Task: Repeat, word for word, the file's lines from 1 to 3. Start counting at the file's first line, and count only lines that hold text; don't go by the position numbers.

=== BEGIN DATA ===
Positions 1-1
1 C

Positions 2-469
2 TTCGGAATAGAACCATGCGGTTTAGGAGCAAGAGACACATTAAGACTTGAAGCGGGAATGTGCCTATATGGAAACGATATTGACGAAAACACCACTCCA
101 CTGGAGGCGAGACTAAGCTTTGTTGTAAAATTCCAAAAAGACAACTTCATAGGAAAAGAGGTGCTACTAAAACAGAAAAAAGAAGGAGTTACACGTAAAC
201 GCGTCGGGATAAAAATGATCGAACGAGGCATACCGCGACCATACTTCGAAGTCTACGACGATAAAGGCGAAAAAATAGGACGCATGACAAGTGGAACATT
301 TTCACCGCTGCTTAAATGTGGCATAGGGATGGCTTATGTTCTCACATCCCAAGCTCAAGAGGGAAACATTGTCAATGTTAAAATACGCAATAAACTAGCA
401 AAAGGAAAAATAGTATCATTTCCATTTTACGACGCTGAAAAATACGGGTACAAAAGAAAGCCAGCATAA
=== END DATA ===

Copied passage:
Positions 1-1
1 C

Positions 2-469